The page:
The Art of Pocket Carry

— Travis PikeCADRE Dispatch

There was a time when I rejected the pocket pistol and pocket carry.

Early on in my concealed carry journey, I tried one. It was a Smith and Wesson Bodyguard .380 and I instantly disliked the gun. Sure, it was easy to carry, but I couldn’t shoot it worth a darn. Admittedly, I wasn’t the best shot, but I have improved since. Also, the gun had abysmal sights, an uber-small grip, and that snappy .380 ACP recoil that made it a literal pain to shoot.

However, in the last two years, I’ve become quite the advocate for pocket carry and even pocket pistols. My opinion is that they have a place. They are great for certain situations where a larger gun is a hassle or an inconvenience.

pocket pistol in pocket
Pocket pistols can be a viable option.

For me, I stick to a pocket-carry when it’s just me and no family. If I’m only responsible for myself, then escape becomes a valid tactic, just as much as fighting. Pocket carry might be a niche option, but it does offer some significant benefits.

The Benefits of Pocket Carry and Pocket Pistols

Speed in a defensive encounter is always critical. As concealed carriers, we work on having a fast draw because speed is a major value. Pocket carry can be fast, but it can also be slow. Having to reach into your pocket from outside can be quite slow.

For those inclined to a fast draw, pocket carry offers you the ability to simply put your hand in your pocket and grip your gun without anyone being the wiser. Drawing and placing an accurate shot on target can be done in under a second with a holster like the Safariland Model 25.

revolver in Safariland pocket holster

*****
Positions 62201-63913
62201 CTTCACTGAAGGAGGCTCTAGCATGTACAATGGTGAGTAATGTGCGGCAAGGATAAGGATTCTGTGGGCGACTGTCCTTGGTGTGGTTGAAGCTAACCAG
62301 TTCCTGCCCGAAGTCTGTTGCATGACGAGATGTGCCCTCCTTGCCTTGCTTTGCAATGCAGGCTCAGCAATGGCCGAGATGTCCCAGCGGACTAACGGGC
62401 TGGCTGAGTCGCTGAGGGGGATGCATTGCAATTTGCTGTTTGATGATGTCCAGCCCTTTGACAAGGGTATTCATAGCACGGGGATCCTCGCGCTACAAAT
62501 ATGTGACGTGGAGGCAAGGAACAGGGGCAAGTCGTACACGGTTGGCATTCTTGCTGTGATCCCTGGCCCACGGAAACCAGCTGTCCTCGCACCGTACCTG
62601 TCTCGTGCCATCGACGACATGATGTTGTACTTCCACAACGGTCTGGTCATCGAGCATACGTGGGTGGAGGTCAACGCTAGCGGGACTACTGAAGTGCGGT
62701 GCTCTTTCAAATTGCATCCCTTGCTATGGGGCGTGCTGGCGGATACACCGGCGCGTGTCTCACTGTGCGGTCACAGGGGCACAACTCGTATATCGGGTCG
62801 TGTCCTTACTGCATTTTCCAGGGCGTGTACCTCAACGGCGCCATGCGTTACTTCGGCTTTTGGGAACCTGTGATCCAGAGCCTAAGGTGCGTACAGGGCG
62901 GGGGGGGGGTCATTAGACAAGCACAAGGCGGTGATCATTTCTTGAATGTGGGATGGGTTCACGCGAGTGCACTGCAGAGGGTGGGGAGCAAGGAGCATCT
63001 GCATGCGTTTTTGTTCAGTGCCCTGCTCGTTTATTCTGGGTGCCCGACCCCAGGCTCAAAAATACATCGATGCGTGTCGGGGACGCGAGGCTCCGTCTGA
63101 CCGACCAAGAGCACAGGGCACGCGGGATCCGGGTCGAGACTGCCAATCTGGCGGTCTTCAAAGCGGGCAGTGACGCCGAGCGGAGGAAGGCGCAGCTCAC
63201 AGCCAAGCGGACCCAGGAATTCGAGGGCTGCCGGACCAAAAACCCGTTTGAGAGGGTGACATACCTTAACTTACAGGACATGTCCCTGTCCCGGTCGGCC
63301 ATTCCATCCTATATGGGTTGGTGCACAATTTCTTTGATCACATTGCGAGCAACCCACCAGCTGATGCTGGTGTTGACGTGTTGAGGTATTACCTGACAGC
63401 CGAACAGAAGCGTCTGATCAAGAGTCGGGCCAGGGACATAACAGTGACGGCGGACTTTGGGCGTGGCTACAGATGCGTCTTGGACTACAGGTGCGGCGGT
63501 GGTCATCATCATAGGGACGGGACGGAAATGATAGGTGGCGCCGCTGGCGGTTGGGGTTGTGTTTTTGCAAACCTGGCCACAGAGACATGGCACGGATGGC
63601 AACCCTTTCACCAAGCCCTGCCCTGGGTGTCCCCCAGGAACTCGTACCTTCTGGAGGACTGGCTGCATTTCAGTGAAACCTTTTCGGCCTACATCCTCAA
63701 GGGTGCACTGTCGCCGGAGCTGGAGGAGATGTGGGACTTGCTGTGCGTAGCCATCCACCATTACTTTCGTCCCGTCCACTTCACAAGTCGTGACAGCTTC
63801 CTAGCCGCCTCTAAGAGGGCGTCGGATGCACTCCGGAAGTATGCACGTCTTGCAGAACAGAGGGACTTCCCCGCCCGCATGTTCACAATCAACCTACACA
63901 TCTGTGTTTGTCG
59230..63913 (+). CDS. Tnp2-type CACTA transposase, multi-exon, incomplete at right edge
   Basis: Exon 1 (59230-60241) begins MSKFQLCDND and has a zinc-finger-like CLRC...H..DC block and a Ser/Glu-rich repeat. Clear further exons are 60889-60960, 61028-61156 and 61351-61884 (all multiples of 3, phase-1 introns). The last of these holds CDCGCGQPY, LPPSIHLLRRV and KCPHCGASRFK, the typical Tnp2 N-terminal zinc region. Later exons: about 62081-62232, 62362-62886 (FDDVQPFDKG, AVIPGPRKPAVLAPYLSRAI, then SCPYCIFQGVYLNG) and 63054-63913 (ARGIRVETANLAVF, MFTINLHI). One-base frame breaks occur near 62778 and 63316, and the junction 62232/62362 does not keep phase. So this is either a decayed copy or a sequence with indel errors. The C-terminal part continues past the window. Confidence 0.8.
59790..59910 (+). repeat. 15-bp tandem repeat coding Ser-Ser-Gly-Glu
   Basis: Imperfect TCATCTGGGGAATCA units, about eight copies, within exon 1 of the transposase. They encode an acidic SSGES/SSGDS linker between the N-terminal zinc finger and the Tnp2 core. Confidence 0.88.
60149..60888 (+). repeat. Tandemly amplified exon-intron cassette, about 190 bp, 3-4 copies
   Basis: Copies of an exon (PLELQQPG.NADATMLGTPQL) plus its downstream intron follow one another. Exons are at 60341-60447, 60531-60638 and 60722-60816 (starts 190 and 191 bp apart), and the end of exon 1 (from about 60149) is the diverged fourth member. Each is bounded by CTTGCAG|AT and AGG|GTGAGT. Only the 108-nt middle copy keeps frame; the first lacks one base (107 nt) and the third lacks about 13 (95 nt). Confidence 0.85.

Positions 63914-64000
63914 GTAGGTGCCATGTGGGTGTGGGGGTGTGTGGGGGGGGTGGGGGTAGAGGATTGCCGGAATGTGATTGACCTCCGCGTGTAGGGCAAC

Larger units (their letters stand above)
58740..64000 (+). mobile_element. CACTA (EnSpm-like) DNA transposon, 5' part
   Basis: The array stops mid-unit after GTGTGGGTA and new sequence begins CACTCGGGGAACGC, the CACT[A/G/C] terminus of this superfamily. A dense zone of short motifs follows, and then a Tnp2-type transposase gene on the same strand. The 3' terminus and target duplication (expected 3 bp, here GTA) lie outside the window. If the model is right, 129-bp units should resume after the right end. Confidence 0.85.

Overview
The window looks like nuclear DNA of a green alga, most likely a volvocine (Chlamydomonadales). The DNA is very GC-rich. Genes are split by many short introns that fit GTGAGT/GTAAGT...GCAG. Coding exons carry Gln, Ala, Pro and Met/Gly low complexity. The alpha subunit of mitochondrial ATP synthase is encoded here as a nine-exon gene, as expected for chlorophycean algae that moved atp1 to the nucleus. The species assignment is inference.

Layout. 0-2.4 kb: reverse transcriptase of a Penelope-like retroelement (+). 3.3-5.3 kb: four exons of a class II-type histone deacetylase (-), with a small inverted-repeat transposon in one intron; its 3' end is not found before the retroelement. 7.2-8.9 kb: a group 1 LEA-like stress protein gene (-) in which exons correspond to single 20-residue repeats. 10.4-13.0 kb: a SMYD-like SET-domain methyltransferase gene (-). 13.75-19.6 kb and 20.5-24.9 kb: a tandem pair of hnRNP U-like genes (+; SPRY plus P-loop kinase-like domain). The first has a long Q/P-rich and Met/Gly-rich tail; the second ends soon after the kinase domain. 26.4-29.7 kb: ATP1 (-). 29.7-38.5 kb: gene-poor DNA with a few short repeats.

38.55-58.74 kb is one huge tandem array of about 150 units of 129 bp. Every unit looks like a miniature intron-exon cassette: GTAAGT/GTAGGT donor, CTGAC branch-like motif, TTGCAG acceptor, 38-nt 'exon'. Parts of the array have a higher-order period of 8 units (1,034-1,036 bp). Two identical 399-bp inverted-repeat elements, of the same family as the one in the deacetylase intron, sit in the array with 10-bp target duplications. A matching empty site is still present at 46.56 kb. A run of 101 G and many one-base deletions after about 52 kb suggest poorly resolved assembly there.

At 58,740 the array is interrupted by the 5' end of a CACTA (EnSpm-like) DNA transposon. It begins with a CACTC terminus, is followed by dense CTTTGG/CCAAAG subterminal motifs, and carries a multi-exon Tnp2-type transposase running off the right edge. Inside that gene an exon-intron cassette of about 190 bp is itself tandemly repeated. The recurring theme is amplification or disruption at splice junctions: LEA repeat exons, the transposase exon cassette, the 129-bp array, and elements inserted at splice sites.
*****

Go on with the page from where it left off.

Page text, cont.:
A dedicated pocket holster is a must-have.

Another obvious benefit to pocket carry is that the gun conceals easily. You don’t need to worry about your shirt riding up or tuckable holsters. It drops in your pocket, and if it’s the right size, it disappears. Admittedly, if you are the tight-pants type, it’s not for you.

And finally, a pocket pistol very convenient. You can carry it easily day in and day out without the poke and prod of a standard holster. If you’re running to the store for milk, the thought of throwing on pants, a belt, and a standard holster might not be that appealing. A J-Frame in your pocket is a heckuva lot better than the Glock 19 left at home.

Now that we know the benefits, let’s look at how you can conquer pocket carry.

Pick the Right Pocket Pistol

The problem that defined my first experience with pocket carry was that I had the wrong gun. It might not be a bad gun, but it was the wrong gun for me.

The trick with pocket carry is finding a gun you can competently shoot, carry, and train with. For me, the pocket .380 ACP was too unpleasant to shoot, and I didn’t want to train with it. I didn’t see any real ballistic advantage to the .380 ACP to justify the recoil, so I went with a different caliber and different gun.

Maybe .380 ACP is for you. Maybe you should look at .22LR. My wife’s daily pocket carry is an LCP 2 in .22LR, and she shoots it quite well. I like the .32 ACP and the .32 H&R Magnum for pocket carry personally. Find the right combination of size, caliber, and compatibility to ensure you have the right option for your needs and preferences.

seecamp pistol in hand
Small guns like the Seecamp can be super easy to carry.

Get a Proper Holster

Now that you have a gun, you need a holster. Your pocket is as much a holster as your belt. Pocket carry holsters are crucial because you need something to protect the trigger. Without it, you risk an unintentional and negligent discharge.